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Thursday, September 29, 2022
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Kids Dig Earth Day Fair

St. John Christian Academy kids at the V.I. Environmental Resource Station table.St. John celebrated the 40th anniversary of Earth Day with an environmental fair in the V.I. National Park Ballfield sponsored by the Friends of the Park.

"Green is not just a color. It’s a way of thinking," Friends program manager Audrey Penn said, taking a break from keeping the fair organized.

While the skies were cloudy and the rain occasionally spritzed, it didn’t dampen the enthusiasm of the youths from various St. John schools who attended. Penn said she expected about 700 students to attend.

Kids from the St. John Christian Academy were involved in a contest sponsored by V.I. Environmental Resource Center to see who could blow up a balloon first using baking soda and vinegar mixed in a plastic bottle to make a gas.

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At other tables, youths decorated recycled paper, watched cookies bake in a solar oven, and learned about coral reefs.

"How do they affect the shoreline?" Heather Hitt, an outreach coordinator at the Planning and Natural Resources Department, asked the students.

About 15 organizations set up tables around the perimeter of the field to get the Earth Day message out. Many, including the Friends group, focused on cutting down on the amount of garbage that goes into the landfill.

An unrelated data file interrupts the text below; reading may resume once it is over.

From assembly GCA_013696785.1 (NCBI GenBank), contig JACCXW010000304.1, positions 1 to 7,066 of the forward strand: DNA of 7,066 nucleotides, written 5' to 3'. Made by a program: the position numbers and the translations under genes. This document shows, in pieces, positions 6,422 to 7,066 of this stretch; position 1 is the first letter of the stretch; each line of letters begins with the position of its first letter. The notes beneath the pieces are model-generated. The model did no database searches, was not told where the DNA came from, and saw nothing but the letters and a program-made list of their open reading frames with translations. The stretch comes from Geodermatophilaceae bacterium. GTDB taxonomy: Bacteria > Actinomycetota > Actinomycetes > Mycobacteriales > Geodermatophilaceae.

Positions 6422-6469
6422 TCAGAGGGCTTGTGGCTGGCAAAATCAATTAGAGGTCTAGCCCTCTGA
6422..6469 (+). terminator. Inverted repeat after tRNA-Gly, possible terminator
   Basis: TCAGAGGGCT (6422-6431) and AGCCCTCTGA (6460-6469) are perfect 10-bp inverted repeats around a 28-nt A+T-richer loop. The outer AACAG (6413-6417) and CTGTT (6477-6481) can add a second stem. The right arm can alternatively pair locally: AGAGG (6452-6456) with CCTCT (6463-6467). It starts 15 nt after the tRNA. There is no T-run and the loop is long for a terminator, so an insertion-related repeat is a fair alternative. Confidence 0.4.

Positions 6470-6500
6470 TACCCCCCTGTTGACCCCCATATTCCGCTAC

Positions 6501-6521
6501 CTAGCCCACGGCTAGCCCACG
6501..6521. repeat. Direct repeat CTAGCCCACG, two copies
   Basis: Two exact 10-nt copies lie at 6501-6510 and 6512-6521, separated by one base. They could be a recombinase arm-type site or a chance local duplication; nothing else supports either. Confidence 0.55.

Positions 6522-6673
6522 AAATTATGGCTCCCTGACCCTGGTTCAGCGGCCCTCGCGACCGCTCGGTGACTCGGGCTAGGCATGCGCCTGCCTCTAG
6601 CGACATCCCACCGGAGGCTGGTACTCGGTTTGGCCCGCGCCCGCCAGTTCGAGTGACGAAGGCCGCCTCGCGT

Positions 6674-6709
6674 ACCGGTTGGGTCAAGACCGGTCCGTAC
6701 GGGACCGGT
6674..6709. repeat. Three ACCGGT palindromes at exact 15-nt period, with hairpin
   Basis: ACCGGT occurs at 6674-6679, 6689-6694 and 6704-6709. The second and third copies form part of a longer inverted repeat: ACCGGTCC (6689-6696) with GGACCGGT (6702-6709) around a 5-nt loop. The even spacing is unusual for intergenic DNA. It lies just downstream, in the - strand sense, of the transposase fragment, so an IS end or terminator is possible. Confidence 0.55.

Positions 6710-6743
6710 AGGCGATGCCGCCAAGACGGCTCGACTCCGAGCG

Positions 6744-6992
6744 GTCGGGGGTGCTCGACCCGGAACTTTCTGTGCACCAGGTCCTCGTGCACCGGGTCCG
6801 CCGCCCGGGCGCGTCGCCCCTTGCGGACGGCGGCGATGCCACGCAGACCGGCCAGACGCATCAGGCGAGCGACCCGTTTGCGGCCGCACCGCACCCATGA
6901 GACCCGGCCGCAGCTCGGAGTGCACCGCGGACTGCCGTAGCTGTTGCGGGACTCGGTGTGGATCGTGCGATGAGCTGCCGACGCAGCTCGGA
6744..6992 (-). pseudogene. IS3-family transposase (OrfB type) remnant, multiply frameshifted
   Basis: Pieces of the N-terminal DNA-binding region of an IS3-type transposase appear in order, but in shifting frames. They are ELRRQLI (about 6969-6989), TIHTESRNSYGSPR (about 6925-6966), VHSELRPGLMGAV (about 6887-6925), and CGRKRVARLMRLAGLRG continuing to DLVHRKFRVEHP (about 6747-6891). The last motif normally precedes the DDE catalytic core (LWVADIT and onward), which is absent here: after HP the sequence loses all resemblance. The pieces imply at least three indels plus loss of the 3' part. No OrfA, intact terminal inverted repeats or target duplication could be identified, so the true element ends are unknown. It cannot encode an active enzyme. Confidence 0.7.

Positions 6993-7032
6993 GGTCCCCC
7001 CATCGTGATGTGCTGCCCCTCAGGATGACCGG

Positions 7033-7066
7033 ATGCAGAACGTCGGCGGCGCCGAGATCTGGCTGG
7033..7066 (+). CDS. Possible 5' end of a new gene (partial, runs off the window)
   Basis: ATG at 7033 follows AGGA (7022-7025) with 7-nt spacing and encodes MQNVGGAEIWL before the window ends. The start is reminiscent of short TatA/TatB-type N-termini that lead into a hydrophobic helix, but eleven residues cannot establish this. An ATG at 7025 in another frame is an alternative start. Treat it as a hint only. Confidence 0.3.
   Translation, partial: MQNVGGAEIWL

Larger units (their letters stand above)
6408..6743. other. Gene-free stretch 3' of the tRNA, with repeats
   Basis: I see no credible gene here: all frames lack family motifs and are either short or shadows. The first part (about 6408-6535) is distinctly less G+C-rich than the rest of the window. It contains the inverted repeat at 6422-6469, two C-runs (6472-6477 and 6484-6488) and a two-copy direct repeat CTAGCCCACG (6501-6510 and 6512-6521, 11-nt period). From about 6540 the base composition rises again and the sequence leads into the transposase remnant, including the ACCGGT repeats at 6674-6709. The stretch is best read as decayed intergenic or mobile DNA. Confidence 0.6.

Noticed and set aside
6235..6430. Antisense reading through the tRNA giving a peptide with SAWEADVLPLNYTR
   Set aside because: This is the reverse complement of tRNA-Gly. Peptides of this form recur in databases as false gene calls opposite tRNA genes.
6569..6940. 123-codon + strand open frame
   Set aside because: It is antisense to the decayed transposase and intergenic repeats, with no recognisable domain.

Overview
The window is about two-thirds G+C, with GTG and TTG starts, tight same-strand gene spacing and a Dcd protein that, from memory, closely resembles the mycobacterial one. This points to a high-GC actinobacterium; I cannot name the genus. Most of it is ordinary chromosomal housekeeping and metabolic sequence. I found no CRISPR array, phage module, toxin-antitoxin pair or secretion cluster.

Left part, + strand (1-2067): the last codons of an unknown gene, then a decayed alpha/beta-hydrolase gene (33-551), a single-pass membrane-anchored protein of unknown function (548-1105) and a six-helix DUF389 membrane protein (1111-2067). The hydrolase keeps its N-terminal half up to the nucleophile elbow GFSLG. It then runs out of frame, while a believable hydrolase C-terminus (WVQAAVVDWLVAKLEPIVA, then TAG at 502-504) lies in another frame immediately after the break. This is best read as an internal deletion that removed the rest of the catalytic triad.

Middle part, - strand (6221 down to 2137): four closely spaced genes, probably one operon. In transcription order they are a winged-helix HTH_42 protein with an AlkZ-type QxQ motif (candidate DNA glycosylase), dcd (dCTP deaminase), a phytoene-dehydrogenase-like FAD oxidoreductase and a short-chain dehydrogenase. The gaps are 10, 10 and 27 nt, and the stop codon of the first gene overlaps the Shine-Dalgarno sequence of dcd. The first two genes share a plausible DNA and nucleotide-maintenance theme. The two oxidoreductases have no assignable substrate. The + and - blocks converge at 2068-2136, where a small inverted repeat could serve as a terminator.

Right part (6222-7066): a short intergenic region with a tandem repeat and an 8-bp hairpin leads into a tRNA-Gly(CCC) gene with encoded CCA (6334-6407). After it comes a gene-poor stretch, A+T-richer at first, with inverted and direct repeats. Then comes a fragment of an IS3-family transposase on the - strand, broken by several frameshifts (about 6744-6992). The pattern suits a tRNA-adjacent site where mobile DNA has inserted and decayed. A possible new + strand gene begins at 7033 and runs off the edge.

"These are BPA-free bottles," Penn said, gesturing to a table filled with colorful plastic bottles the Friends handed out to students and others who attended the Earth Day fair.

The bottles were paid for by an anonymous donor in hopes of convincing St. John residents to reuse water bottles instead of throwing empty plastic bottles in the garbage, Penn said.

Further up the field, Carlos Robles, an extension specialist at the University of the Virgin Island’s Extension Service, showed how yard waste becomes compost.

"Forty to 50 percent of the waste at the landfill is yard waste. Bagging it up is totally unnecessary," Robles said.

He suggested that if people have the room, they just leave the waste to decompose on its own at the side of the yard. Otherwise, they can compost it, which takes a little more effort.

At an adjacent table, Dale Morton, an extension specialist at UVI’s Extension Service, had set up more than a dozen bottles of eco-friendly cleaners available at supermarkets and stores in the Virgin Islands.

"But borax is a natural element that makes a good multi-purpose cleaner," Morton said.

The U.S. Environmental Protection Agency also was on hand. "We’re promoting recycling more than ever," Keshema Webbe, a life scientist at EPA, said.

She had suggestions for reusing CDs. Make them into wind chimes or use them as coasters, she said.

Elvis Sprauve, a St. John parent whose child was at the fair, checked out the small electric car on display.

With a big interest in alternative energy, Sprauve said he thought the car’s small size would be perfect for traveling around Cruz Bay.

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